A Book By by Jacki Hill-Murphy
Reading about adventurers or explorers is not really in my historical wheelhouse, so I was unfamiliar with Isabella Bird prior to reading this book. If she is more noteworthy in the UK, I can see why. In a time when women were largely destined to stay at home and take care of the house while popping children out – Bird when out and traveled the globe, usually by herself, in times when such things were unheard of. Given 100 Pounds at the age of 23, she set out on an adventure that defined her life and never looked back. Bird was able to write about her trips, and eventually sustain her subsequent travels using the money from previous books. She was a prolific writer at the time, and Jacki Hill-Murphy has taken great care to summarize some of her works as well as talk about the sociopolitical climate around her at the time, and even her own personal life.
Isabella Bird travelled to the wildest places on earth, but at home in Britain she lay in bed, hardly able to write: ‘an invalid at home and a Samson abroad’. In Japan she rode on a ‘yezo savage’ through foaming floods along unbeaten tracks, and was followed in the city by a crowd of a thousand, whose clogs clattered ‘like a hailstorm’ as they vied for a glimpse of the foreigner. She documented America before and after the Civil War and was deported from Korea with only the tweed suit she stood up in during a Japanese invasion. In China she was attacked with rocks and sticks and called a foreign dog, but she never gave up and went home. ‘The prospect of the unknown has its charms.’
Transformed by distant lands, she crossed raging floods, rode elephants, cows and yak, clung to her horse’s neck as it clambered down cliff paths, slept on simple mats on the bare ground, unable to change out of wet clothes or get out of the searing heat. Her travels and the books she wrote about them show courage and tenacity, fuelled by a restless spirit and a love of nature. She is as unique now as she was then.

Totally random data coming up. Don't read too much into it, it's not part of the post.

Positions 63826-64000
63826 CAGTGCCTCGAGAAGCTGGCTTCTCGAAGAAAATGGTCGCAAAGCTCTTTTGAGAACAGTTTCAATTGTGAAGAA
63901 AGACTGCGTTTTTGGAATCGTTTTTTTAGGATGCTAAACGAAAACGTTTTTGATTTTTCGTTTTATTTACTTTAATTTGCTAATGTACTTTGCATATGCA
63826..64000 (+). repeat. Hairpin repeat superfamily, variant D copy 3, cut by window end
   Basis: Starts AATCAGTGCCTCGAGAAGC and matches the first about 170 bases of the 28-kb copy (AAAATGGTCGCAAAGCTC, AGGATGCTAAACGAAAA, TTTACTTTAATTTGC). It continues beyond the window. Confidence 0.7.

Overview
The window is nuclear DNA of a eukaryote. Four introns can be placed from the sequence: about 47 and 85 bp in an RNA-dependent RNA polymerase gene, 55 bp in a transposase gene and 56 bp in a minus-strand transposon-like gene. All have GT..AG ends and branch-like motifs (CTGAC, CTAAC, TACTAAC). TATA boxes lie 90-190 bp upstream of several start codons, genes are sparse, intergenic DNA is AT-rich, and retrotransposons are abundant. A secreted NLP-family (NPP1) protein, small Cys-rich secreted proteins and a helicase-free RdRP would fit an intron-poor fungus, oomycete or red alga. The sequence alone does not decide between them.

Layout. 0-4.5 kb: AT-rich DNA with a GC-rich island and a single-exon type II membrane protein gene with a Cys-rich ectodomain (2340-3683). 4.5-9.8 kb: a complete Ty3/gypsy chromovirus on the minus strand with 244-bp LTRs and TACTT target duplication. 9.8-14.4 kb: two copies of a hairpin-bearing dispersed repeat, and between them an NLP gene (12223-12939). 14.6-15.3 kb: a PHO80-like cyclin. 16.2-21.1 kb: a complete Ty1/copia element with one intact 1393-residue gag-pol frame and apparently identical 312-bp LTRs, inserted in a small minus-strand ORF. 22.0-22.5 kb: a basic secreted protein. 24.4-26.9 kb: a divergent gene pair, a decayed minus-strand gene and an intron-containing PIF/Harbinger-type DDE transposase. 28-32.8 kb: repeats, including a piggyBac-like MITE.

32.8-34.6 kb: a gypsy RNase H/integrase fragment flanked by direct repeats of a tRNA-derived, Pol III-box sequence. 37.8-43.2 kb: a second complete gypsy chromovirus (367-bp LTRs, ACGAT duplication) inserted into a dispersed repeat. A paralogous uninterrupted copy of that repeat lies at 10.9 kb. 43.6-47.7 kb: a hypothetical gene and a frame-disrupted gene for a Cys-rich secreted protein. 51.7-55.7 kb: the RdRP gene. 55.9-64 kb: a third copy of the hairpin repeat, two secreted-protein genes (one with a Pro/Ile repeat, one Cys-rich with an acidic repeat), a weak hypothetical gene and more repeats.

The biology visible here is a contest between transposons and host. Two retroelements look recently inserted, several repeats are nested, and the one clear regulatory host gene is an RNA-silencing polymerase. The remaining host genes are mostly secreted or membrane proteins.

Perhaps one of the more interesting travel locations of hers, for me at least, was reading about her trip through the antebellum United States in the 1850s. Usually traveling by wagon or train, she mainly stayed in the northern part of the US, but got to hear about certain issues regarding slavery and things that would eventually boil over into The Civil War. Her views are somewhat bigoted for modern ears, but sadly typical for the time, as she felt slavery was good, and that slaves generally loved their predicament. Had she traveled to the deep south, perhaps she would have had a different viewpoint? She would later return to America, but this time after the war and travelling the Rocky Mountains. I honestly might try to read The Englishwoman in America, as that early Nineteenth Century time period is slowly becoming one of my favorite times to explore.
This book gave me at least one idea for a book to read, so I think it’s a success. While her descriptions of other locations such as Korea and Japan during the late Victorian period are interesting, that really isn’t where my interest largely lies, so I won’t seek any of that out further, this book does a fine enough job of summarizing it for me. I feel bird was a remarkable woman; considering her medical issues she embarked on the sort of trip that many dream of. Hell, When my back hurts I sometimes barely travel outside, much less a multiple month long trip across the ocean! This was a solid book, and I assume I enjoyed it more not knowing anything about Bird, but nonetheless I’m glad to have read it.
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NOTE: I received a free preliminary, and likely unedited copy of this book from Netgalley for the purposes of providing an honest, unbiased review of the material. Thank you to all involved.